President Ronald Reagan’s 1981 budget reconciliation established block grants – large lump sum funding packages the states could appropriate as they felt necessary – but cut federal funding for mental health care by 30 percent. More recently, the three years following the 2008 financial collapse saw states cut a collective $5 billion dollars from mental health funding.

Just last year, the 2016-2017 North Carolina budget cut $152 million from regional managed care organizations like Wilmington’s Trillium, the government-run agency that directs state funding to groups like RHA and Coastal Horizons.

Regional health care agencies have been able to avoid losing beds, but new programs and expansions have been shelved or canceled. And, according to House, because funding is often earmarked for both mental health and substance abuse, the increased demand for funding to fight the opioid epidemic has limited money for treating anxiety and depression.

The problem no one wants to acknowledge

Port City Daily spoke about getting people with mental health into treatment with health care professionals at RHA, Coastal Horizons and New Hanover Regional Medical Center. In each case, funding was not the primary concern. Stigma was.

Social stigma, which as much as anything else ties mental health to substance abuse, comes from the community, House said.

Mike Page, an outreach worker for North Carolina Harm Reduction Coalition, said, "those who are dealing with trauma, with mental health issues, they don't want to talk about it. They'll talk about shooting up, about scoring, all that. Sometimes there's a clear issue underneath it, but it's harder to get at." (Photo Benjamin Schachtman)
Mike Page, an outreach worker for North Carolina Harm Reduction Coalition, said, ‘those who are dealing with trauma, with mental health issues, they don’t want to talk about it. They’ll talk about shooting up, about scoring, all that. Sometimes there’s a clear issue underneath it, but it’s harder to get at.’ (Photo by Benjamin Schachtman)

“It’s not just denial, a ‘we don’t have a problem’ issue,” House said. “It’s a ‘we don’t talk about that.’ That can really isolate people – people who are already feeling isolated by their anxiety or depression, people who are already feeling isolated by their opioid use.”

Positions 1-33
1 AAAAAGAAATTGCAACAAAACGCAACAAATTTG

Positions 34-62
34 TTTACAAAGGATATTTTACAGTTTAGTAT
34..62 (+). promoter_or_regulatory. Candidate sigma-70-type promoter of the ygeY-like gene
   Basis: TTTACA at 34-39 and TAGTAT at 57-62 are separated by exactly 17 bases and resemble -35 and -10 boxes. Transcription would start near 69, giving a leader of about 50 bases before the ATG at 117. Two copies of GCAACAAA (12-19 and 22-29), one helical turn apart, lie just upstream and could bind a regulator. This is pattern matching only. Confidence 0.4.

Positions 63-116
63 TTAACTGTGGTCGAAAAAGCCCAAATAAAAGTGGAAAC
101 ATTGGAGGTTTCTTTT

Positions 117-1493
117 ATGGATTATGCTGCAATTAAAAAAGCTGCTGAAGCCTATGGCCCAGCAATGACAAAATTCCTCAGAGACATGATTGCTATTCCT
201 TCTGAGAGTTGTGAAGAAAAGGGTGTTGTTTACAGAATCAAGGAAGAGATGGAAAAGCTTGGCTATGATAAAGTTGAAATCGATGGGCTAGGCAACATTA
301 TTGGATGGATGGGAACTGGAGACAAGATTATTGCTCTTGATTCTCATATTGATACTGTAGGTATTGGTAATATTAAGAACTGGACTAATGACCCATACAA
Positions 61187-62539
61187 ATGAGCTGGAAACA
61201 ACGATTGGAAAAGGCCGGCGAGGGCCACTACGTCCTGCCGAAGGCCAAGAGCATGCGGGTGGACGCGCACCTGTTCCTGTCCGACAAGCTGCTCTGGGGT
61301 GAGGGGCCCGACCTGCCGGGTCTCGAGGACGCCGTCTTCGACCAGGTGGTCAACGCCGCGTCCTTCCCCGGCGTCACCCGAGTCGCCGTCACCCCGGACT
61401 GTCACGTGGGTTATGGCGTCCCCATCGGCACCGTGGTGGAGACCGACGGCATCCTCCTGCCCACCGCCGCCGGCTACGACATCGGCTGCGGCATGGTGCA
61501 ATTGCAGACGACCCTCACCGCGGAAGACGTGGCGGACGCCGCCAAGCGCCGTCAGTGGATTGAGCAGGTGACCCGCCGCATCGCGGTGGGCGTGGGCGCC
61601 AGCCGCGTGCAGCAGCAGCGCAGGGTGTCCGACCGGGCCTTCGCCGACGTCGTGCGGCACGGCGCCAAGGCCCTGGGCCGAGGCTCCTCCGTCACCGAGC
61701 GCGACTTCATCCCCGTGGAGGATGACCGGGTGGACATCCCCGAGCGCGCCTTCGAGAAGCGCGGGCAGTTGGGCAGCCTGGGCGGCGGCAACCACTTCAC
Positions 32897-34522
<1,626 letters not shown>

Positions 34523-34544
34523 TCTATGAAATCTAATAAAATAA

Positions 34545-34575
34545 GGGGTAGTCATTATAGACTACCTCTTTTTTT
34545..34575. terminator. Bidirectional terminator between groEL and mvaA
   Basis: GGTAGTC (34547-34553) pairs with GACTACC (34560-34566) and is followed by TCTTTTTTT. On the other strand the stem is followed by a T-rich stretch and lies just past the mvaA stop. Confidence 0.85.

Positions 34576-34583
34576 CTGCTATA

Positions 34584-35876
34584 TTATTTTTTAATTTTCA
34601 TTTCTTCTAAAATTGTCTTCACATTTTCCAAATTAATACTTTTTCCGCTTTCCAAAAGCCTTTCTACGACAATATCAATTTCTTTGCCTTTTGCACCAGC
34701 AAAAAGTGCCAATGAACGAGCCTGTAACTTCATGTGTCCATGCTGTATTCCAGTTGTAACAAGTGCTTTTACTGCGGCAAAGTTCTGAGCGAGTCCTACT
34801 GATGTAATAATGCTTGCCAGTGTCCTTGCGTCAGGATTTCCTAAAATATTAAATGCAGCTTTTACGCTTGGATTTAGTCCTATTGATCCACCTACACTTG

House said this silent stigma makes people with mental health issues more likely to try and self-medicate – it also makes those with substance abuse issues less likely to seek out treatment.

RHA’s Thomas said when people do talk about mental health and addiction, the language used is also part of generating stigma.

“Instead of heroin addict we could say a person addicted to heroin, instead of schizophrenic we could say a person with schizophrenia,” Thomas said. “Some would say that its semantics, but the language reduces people to their symptom or their issue, it makes conversations harder.”

Olivia Herndon, director of public and mental health at the South East Area Health Education Center, said addressing stigma is one of her major goals.

“I try to put it in the perspective with a more physical medical issue,” Herndon said. “If your neighbor had cancer, what would you do? Would you take them a casserole, help drive them to treatment, of course you would. If your neighbor was addicted to heroin, if they had anxiety attacks, you might not respond the same way. You might stay away. That’s where education comes in, that’s something we can change.”

Monday: with a better idea of who is using opioids and why, we turn to current efforts to deal with the epidemic.

Part I – The epidemic, by the numbers

Part II – Opioids: from heroin to prescription pills to and ‘psycho synthetics’

Part III – The many changing faces of opioid addiction

Part IV – Mental health and opioid abuse

Part V – The power and potential risk of harm reduction

Part VI – Opioid demand, the fear of detox and the path to treatment

Part VII – The opioid supply: from cartels and gangs to family and friends

Opioids: An appendix for readers